The United States Commission on International Religious Freedom (USCIRF) has been hit with a cyberattack, according to cybersecurity firm Avast.
Avast did not identify the federal agency affected, but The Record was able to determine it was the USCIRF.
Eric Goldstein, CISA's Executive Assistant Director for Cybersecurity, told ZDNet that they are aware of a potential cyber incident at USCIRF.
"We are working closely with the agency to provide resources and ensure adoption of appropriate mitigation measures. As in all such cases, we worked quickly to share actionable information regarding this potential incident," Goldstein said.
Created in 1998, USCIRF describes itself as a US federal government commission that monitors the right to freedom of religion or belief abroad.
"USCIRF uses international standards to monitor religious freedom violations globally, and makes policy recommendations to the President, the Secretary of State, and Congress," the organization said on its website.
In Avast's report, the company said attackers were able to compromise systems on USCIRF's network in a way that "enabled them to run code as the operating system and capture any network traffic traveling to and from the infected system."
"Further because this could have given total visibility of the network and complete control of an infected system, it is further reasonable speculation that this could be the first step in a multi-stage attack to penetrate this or other networks more deeply in a classic APT-type operation," Avast said.
"That said, we have no way to know for sure the size and scope of this attack beyond what we've seen. The lack of responsiveness is unprecedented and cause for concern. Other government and non-government agencies focused on international rights should use the IoCs we are providing to check their networks to see if they may be impacted by this attack as well."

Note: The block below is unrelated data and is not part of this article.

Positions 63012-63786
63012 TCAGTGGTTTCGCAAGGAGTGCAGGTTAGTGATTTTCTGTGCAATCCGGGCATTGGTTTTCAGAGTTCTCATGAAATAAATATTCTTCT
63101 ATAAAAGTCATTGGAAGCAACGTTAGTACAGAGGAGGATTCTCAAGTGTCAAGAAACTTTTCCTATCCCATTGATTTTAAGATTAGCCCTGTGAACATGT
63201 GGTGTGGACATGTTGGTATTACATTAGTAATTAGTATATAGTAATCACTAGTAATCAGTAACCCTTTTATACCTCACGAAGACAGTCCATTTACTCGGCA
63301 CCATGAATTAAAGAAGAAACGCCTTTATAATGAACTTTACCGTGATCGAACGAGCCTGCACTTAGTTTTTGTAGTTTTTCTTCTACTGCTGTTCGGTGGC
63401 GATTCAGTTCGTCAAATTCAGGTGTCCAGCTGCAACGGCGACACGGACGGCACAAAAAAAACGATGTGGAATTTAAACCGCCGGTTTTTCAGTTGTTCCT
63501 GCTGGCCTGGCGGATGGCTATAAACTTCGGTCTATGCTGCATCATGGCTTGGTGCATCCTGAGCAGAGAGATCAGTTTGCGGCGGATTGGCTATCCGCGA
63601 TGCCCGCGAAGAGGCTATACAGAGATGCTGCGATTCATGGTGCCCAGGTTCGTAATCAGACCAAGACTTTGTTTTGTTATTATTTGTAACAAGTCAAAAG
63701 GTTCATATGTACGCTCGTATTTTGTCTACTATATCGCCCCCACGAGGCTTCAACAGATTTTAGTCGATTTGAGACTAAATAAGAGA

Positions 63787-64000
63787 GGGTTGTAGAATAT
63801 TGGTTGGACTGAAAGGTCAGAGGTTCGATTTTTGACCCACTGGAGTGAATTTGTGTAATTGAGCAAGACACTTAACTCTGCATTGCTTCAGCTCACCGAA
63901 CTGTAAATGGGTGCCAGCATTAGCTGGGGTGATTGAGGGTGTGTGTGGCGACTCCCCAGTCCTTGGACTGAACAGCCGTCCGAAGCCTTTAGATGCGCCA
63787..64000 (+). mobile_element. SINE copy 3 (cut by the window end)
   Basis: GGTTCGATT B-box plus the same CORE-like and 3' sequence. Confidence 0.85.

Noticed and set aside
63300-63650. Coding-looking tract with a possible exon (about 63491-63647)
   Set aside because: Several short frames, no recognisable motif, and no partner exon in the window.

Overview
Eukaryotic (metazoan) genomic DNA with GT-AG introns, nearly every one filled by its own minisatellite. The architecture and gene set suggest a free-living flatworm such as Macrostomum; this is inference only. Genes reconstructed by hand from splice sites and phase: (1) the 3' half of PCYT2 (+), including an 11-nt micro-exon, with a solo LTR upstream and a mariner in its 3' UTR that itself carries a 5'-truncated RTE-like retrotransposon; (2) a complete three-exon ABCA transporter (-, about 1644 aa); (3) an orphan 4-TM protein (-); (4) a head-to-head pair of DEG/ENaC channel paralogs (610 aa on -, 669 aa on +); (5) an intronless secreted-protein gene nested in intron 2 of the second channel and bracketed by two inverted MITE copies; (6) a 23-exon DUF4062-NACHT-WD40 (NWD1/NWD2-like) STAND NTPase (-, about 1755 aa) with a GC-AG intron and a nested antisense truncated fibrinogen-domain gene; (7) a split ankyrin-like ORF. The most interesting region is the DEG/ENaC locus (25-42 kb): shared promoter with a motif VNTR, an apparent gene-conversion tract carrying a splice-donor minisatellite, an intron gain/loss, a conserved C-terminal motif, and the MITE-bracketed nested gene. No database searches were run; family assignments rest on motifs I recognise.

Avast said the attack has been going on for months and the report notes that there is evidence that the attack was done in multiple stages and may have involved "some form of data gathering and exfiltration of network traffic."
"The attempts to resolve this issue included repeated direct follow-up outreach attempts to the organization. We also used other standard channels for reporting security issues directly to affected organizations, and standard channels the United States Government has in place to receive reports like this," Avast explained.
"In these conversations and outreach, we have received no follow up, or information on whether the issues we reported have been resolved and no further information was shared with us. Because of the lack of discernible action or response, we are now releasing our findings to the community so they can be aware of this threat and take measures to protect their customers and the community."
An Avast spokesperson told ZDNet that after the report was published, they were contacted by CISA.
The company admitted that their analysis was based on two files they observed in the attack and noted that without more information from USCIRF, it was hard to know who the attackers were, what their motive is and the potential impact of the attack.
The Avast spokesperson said that with the ability to intercept and possibly exfiltrate all local network traffic from USCIRF, the backdoor "had the potential to give the attackers total visibility of the network including information exchanged with other agencies, or international governmental or non-governmental organizations, and complete control of the agencies' system."
"Fixing the issue, therefore, is essential, however since the agency didn't respond to us, we can't tell whether the issues we reported have been resolved," the spokesperson said.
"Taken all together, this attack could have given total visibility of the network and complete control of a system and thus could be used as the first step in a multi-stage attack to penetrate this, or other networks more deeply."
It has been about one year since the SolarWinds attack, where hackers for the Russian government spent months inside the systems of multiple US government agencies, including the Justice Department, Treasury Department, Department of Homeland Security, State Department and Department of Energy.